What if all Christians in the past, including the apostles, were like a lot of the people we meet in our own churches? What if their church councils were very much like the church business meetings one might find today? To answer those questions, here’s a fanciful rendition, in the tradition of Erasmus’ comic colloquies, of the Council of Jerusalem (the official version of which is related in Acts 15). Some of the interplay between the characters may sound a trifle irreverent at first, but please remember that this is intended as a work of fiction—most of the lines poke fun at the quirks of various books of the New Testament, at scholarly theories about the composition of the Gospels, or at theological debates between modern denominations. I come from a family where a bit of playful teasing, a jab and a jest with a wink behind, is given and received as a sign of love. So here’s my playful teasing toward the Church through the ages (including the holy fathers who gave us the New Testament), offered in a spirit of fond affection.
(Please note: The Vatican has not yet offered its imprimatur to this work, but that will no doubt be quickly forthcoming.)
The Council of Jerusalem - A Comic Colloquy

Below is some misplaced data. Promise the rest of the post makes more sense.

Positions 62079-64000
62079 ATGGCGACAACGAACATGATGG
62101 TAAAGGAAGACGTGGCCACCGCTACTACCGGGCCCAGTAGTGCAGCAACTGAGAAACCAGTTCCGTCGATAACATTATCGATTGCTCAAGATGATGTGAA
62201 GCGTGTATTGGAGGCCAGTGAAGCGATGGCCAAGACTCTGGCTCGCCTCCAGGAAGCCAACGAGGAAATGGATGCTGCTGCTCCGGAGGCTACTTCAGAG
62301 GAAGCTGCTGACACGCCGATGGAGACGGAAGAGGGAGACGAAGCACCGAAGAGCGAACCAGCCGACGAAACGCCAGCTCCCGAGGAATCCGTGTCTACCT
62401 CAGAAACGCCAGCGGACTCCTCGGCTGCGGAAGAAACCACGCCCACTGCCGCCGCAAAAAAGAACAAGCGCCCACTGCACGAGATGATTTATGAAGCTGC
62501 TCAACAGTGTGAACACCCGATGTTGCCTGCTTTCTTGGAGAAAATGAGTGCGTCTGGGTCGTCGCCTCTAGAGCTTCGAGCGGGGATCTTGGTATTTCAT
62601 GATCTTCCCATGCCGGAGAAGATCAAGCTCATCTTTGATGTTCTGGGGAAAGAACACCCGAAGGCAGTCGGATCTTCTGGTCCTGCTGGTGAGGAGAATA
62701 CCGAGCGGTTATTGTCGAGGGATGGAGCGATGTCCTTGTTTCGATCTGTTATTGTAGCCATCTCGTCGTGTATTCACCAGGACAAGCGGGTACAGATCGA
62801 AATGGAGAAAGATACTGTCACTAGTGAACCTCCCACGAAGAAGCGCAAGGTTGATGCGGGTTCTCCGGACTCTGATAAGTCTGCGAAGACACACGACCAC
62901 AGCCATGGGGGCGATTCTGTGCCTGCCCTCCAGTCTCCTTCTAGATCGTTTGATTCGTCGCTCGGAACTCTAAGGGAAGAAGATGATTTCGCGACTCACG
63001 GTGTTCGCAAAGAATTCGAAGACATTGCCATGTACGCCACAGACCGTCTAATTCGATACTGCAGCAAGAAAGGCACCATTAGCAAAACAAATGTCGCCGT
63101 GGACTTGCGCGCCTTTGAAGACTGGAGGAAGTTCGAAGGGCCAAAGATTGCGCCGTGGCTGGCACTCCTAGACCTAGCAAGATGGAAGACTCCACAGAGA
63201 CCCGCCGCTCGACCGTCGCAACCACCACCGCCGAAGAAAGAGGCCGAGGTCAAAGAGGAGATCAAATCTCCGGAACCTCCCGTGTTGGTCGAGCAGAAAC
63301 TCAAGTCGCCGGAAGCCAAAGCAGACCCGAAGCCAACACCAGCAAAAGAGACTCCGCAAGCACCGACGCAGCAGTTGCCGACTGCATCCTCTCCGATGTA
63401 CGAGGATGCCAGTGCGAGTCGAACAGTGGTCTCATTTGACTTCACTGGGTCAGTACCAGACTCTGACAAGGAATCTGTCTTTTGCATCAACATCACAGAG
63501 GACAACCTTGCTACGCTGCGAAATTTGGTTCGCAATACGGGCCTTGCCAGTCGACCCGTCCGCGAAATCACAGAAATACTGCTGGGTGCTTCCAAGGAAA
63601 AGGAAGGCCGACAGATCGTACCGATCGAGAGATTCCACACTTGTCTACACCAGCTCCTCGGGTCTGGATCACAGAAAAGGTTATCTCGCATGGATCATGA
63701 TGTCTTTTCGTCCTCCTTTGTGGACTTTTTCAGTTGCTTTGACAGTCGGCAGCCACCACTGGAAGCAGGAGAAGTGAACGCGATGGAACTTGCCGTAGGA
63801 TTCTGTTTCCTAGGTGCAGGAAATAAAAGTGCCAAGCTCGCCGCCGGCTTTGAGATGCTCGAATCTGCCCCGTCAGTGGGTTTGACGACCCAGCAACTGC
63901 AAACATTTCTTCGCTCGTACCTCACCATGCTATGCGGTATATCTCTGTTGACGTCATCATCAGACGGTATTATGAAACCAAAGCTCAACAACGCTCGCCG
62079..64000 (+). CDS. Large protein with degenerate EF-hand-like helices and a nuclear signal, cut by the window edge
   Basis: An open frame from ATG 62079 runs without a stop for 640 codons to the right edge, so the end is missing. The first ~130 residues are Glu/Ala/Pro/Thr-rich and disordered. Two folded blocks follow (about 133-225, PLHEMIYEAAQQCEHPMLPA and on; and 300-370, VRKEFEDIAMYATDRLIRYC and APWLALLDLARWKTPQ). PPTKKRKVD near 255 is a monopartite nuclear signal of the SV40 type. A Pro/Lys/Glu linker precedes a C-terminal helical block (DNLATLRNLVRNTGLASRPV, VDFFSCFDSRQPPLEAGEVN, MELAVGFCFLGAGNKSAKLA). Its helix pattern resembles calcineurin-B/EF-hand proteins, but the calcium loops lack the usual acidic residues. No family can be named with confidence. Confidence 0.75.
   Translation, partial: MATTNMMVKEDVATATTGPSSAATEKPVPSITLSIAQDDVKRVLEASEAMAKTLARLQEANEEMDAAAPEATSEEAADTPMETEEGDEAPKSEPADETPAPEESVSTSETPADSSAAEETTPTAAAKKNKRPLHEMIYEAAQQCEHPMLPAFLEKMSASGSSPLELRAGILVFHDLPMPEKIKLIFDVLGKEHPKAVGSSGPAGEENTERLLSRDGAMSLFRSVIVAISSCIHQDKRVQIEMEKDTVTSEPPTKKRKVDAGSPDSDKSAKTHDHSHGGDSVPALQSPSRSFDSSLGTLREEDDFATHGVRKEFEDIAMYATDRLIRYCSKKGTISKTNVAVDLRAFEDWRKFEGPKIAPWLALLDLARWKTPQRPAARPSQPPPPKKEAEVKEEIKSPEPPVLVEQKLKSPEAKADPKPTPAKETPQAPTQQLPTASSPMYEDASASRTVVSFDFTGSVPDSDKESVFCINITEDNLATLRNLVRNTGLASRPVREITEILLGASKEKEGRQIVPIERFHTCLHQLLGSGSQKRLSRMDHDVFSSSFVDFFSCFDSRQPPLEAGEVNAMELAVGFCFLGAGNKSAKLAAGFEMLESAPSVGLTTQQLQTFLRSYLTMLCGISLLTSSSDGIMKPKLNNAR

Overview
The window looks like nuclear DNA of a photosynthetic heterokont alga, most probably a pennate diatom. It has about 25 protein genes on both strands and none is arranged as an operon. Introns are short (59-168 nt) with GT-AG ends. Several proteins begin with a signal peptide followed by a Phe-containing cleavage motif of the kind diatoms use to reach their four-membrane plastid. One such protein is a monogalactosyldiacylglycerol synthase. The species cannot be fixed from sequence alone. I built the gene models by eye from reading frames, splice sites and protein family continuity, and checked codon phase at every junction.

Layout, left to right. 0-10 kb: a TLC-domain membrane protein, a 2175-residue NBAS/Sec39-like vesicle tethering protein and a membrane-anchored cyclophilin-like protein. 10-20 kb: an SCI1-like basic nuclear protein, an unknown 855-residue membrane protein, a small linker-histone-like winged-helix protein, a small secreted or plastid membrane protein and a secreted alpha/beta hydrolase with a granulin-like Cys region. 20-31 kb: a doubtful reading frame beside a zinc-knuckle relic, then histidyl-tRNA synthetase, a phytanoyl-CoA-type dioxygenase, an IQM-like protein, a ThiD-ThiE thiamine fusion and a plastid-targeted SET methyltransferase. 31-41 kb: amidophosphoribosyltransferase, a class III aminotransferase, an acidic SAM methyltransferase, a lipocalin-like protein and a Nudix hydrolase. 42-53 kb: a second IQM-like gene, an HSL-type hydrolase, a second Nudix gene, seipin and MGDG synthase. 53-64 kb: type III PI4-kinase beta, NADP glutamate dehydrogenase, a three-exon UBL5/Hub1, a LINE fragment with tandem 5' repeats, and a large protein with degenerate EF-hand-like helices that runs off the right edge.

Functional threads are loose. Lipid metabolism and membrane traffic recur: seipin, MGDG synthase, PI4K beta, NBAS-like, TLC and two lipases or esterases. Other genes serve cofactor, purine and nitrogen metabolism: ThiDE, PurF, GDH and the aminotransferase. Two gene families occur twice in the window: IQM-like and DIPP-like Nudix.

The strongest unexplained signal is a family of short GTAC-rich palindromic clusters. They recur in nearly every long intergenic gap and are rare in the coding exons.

Barnabas: Well, Paul, here we are! How does it feel to be back in your old stomping grounds?
Paul: Not good. We’ve got important work to do in this Council. But…well, you know how “church people” can be.
Barnabas: What? Are you saying that church business meetings are not your sole delight?
Peter: Is that you, friends? Come in, come in! It’s good that you arrived; James was about to begin things without you! Darn near took me pulling out that “keys of heaven given to me” bit to slow him down.
James: Yes, it’s a shame we didn’t get to hear about that again.
Peter: Come, friends, come. We’re glad you’re here…most of us, anyway. Look, we’ve got the whole gang back together. It took some digging to find some of them again, though. A few of the old boys seem to have nearly dropped off the map.
Barnabas: Ah yes, yes, hello! Hello, everyone. A merry synod to you all! John, you’re looking well. Sad to hear about your brother. “Lost his head again”, did he? Oh, sorry, perhaps that’s in poor taste.
John: Ha! No, that’s well put. Luke, put that in the records you’re jotting down there!
Luke: I most certainly will not! It is in poor taste.
Barnabas: Well, I see Matthew is here too, and Mark! I hear you boys are dueling scribes these days. Luke, you had better keep an eye on these two.
Luke: Don’t worry about that. Whatever they put down, I’ll make sure I get it straightened out.